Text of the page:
Generic drugs or simply generics are pharmaceutical drugs
that are produced and distributed minus the patent protection. While these drugs may still hold the patent on the formulation, the active ingredients are not protected.
The history of generic drugs in the United States dates back to the 1960s, however it was only after the passage of the legislation 'Drug Price Competition and Patent Term Restoration Act of 1984' also known as 'Hatch-Waxman' that the drug industry flourished. As a consequence, the size of the industry grew from a meager $1 billion in annual revenues to $63 billion at present. Today, close to 69% of all prescriptions in the US include generics.The US Generic Drugs Industry
The total US generic pharmaceutical manufacturer sales for the year 2007 was$58.5 billion, whereas the sales of branded pharmaceuticals during the same year amounted to $228 billion.
The FDA's Orange Book, which is a compendium of approved drug products lists over 12,751 drugs, of which more than 10,072 or 79 percent of the products have a generic version available.
About 2.6 generic pharmaceutical drug prescriptions are dispensed on an annual basis. Generics drugs account for 69% of all prescriptions dispensed. According to IMS Health's National Prescription Audit the top 10 generic drugs, by prescriptions for the year 2008 were HYCD/APAP, Levothyroxine, Amoxicillin, Lisinopril, Simvastatin, hydrochlorothiazid, amlodipine besy, azithromycin, warfarin sodium, and furosemide.
The key reason behind the popularity of generic drugs is that they can save both the patients and insurance companies substantial costs. Once a drug loses patent, competition among producers becomes tough. Despite the competition, since companies do not develop these drugs from scratch they are able to make and sell them at lower cost to consumers and yet maintain profitability. For example, according to the National Association of Chain Drug Stores, the average retail price of a generic drug prescription was $34.34 in 2007, while for a brand name prescription drug the average price stood at $119.51, which is three and half times higher. On similar lines a Congressional Budget Office study in 1998 found that generics can save consumers between $8 billion and $10 billion annually.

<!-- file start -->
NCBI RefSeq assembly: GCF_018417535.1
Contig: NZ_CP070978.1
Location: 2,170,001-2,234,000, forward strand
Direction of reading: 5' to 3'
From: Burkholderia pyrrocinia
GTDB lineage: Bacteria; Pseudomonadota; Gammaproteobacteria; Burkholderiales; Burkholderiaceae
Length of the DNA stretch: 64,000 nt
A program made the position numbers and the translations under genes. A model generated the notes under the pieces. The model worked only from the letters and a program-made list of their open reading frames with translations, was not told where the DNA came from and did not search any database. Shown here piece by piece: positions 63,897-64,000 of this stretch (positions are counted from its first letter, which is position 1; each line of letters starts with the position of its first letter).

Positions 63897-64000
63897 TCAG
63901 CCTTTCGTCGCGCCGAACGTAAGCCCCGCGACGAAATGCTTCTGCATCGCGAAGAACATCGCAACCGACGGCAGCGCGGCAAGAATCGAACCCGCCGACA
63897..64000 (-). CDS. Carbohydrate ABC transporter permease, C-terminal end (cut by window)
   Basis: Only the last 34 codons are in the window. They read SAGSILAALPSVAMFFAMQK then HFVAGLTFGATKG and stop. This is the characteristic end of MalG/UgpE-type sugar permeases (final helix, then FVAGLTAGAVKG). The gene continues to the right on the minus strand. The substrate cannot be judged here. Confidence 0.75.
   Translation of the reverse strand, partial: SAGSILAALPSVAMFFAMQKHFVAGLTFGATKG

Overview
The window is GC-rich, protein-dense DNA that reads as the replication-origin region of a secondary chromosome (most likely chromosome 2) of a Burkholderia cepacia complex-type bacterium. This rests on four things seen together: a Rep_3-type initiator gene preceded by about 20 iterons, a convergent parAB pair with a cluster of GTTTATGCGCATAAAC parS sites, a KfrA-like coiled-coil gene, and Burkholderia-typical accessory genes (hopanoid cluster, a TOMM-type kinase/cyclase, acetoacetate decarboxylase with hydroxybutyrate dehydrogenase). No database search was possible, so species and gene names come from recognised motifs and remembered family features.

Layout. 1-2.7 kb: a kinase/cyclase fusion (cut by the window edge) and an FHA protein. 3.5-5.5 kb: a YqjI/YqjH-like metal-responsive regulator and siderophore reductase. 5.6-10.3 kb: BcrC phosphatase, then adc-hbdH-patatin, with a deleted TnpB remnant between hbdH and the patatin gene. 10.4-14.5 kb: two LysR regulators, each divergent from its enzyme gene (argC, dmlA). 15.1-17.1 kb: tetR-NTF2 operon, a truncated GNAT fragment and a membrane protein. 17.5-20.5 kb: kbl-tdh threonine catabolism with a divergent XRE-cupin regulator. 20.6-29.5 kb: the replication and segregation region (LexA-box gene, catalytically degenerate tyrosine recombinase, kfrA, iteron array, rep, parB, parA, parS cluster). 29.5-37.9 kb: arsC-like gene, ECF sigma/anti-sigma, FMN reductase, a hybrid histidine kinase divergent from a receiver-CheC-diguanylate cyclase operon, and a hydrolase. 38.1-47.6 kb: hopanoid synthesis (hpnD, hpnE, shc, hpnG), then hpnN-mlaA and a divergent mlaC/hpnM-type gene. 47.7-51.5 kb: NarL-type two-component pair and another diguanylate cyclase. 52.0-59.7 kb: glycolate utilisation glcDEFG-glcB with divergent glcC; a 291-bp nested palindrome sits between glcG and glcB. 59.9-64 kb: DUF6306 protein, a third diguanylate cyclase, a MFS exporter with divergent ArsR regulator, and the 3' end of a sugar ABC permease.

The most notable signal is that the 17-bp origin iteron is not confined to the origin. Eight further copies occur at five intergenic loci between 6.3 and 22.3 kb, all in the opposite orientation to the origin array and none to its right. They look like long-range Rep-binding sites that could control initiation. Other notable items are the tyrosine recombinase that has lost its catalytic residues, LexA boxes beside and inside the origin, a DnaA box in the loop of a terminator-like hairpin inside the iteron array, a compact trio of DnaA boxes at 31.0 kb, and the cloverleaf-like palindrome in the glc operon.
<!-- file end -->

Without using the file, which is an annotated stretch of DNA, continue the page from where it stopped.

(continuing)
According to IMS Health, the generic drugs industry is expanding at a growth rate of 7.8%, which faster than the world's market for pharmaceuticals. Generic Drugs Industry Facts & Trends
- The market share of the generic drug industry will capture a larger share of the drugs market worldwide. Estimates reveal that the brand name drug sales of $70 billion will face increasing competition from generics through 2012.
- Efforts to increase the generic substitution rates from 65% to over 70% for all prescriptions in order to save money for consumers and the government is favorable to the generics industry.
- Consolidation of of small and mid sized companies by industry leaders will continue.
- In 2009, a number of blockbuster drugs are losing patent protections, some of them include Prevacid, Imigran, Arimidex, Keppra, Cellcept, Flomox, AmbienCR, Valtrex, and Topamax.
- There is also a possibility of bio-generic drugs to surface. These drugs will be the generic versions of costly medicinal biotechnology products.
- An aging population and growth in the U.S. prescription sales indicate brighter prospects the industry. For example U.S. prescription sales achieved a growth of 1.3 percent in 2008, to $291 billion. Further, the dispensed prescriptions by volume grew at a 0.9 percent pace.
- Generics industry's double digit growth rates will continue through 2011 to $69, and will make up 20% of the total pharmaceuticals market .
- Major growth in the market will come from respiratory, central nervous system, gastrointestinal and anticancer therapeutic agents. Further, cardiovascular drugs alone constituted a major chunk of generic prescription market of about 21 percent in 2002. Other popular categories of drugs included anti-infective drugs (14.4%), and antiarthritics/analgesics (14.0%).
- Amongst the emerging economies, while India is able to supply a low-cost, high quality finished dose products, whereas, China is able to provide low-cost, high quality API and drug intermediates.
- The top eight global markets are the U.S., Germany, France, the U.K., Canada, Italy, Spain and Japan, which account for 84 percent of total generics sales. The US market, currently valued at $33 billion, is the larges market in the world accounting for 42 percent of global sales.
The 2009 financial crisis
has presented the healthcare industry with many challenges, however, its not been hit as bad as some other industries such as the automotive sector. It seems that as the economy recovers, there will be many opportunites for business to profit from, such as the generic drugs industry.